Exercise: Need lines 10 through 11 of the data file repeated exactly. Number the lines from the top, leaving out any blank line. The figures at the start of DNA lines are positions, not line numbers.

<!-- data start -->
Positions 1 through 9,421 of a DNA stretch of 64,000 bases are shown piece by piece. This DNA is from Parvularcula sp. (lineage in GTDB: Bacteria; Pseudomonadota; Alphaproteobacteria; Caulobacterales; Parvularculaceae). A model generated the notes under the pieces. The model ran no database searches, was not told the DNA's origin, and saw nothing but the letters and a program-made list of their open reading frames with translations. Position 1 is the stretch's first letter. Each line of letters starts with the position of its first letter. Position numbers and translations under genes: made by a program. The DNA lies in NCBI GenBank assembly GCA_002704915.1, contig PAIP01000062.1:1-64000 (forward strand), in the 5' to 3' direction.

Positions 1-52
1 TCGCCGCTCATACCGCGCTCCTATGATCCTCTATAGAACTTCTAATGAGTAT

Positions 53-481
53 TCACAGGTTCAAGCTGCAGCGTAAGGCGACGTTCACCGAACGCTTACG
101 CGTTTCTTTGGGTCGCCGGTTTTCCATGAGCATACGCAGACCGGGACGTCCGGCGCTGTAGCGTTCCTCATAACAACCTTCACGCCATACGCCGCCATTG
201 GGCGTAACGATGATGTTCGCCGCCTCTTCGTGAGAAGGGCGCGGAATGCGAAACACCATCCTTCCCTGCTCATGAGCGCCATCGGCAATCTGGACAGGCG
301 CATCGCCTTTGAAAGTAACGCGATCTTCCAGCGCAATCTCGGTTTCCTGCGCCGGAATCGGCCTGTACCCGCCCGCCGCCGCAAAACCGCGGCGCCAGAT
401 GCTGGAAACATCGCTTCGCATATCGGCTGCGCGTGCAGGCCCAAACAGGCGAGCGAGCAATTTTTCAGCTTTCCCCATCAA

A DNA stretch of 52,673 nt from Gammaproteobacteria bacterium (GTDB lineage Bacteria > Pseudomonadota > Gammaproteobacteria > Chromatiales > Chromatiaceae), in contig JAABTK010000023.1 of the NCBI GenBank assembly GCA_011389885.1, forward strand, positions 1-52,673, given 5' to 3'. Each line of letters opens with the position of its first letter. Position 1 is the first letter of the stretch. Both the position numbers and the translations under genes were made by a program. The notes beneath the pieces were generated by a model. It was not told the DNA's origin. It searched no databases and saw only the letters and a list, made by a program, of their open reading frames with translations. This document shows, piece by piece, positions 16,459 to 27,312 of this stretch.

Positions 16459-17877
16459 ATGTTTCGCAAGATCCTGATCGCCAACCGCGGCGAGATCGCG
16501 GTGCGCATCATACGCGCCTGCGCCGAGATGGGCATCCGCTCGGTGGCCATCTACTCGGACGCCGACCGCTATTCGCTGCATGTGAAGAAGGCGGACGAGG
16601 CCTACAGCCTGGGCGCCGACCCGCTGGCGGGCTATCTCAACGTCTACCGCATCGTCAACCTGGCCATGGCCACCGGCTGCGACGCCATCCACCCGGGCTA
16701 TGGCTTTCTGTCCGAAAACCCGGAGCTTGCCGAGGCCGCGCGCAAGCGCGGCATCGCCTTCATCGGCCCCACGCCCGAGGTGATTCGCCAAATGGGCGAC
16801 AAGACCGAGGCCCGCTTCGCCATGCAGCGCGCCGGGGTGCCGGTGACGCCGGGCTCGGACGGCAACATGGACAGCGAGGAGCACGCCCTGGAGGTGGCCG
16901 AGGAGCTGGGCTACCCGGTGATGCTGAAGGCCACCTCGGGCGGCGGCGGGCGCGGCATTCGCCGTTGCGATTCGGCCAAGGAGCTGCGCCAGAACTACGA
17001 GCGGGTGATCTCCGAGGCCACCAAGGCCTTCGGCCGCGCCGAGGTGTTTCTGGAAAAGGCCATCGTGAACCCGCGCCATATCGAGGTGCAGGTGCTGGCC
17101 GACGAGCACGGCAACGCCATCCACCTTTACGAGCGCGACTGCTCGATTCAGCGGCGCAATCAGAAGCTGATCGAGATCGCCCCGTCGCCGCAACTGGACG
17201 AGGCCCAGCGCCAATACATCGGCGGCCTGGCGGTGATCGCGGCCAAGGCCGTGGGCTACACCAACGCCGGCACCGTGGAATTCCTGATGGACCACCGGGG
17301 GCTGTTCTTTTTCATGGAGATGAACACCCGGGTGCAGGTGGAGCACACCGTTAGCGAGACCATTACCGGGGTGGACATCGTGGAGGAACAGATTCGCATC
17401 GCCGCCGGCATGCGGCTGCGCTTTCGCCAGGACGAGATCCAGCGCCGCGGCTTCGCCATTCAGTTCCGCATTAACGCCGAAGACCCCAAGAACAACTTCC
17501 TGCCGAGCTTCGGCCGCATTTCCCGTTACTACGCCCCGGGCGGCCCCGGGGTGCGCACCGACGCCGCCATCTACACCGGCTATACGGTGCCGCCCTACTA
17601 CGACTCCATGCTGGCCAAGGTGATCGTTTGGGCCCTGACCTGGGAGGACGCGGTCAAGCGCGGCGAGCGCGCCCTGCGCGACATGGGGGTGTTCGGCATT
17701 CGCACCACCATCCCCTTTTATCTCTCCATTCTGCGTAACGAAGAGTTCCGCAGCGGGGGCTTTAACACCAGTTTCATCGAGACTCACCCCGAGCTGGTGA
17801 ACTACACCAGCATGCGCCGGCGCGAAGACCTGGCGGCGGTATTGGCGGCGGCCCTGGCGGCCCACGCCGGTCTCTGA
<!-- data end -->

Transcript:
A DNA stretch of 52,673 nt from Gammaproteobacteria bacterium (GTDB lineage Bacteria > Pseudomonadota > Gammaproteobacteria > Chromatiales > Chromatiaceae), in contig JAABTK010000023.1 of the NCBI GenBank assembly GCA_011389885.1, forward strand, positions 1-52,673, given 5' to 3'. Each line of letters opens with the position of its first letter. Position 1 is the first letter of the stretch. Both the position numbers and the translations under genes were made by a program. The notes beneath the pieces were generated by a model. It was not told the DNA's origin. It searched no databases and saw only the letters and a list, made by a program, of their open reading frames with translations. This document shows, piece by piece, positions 16,459 to 27,312 of this stretch.

Positions 16459-17877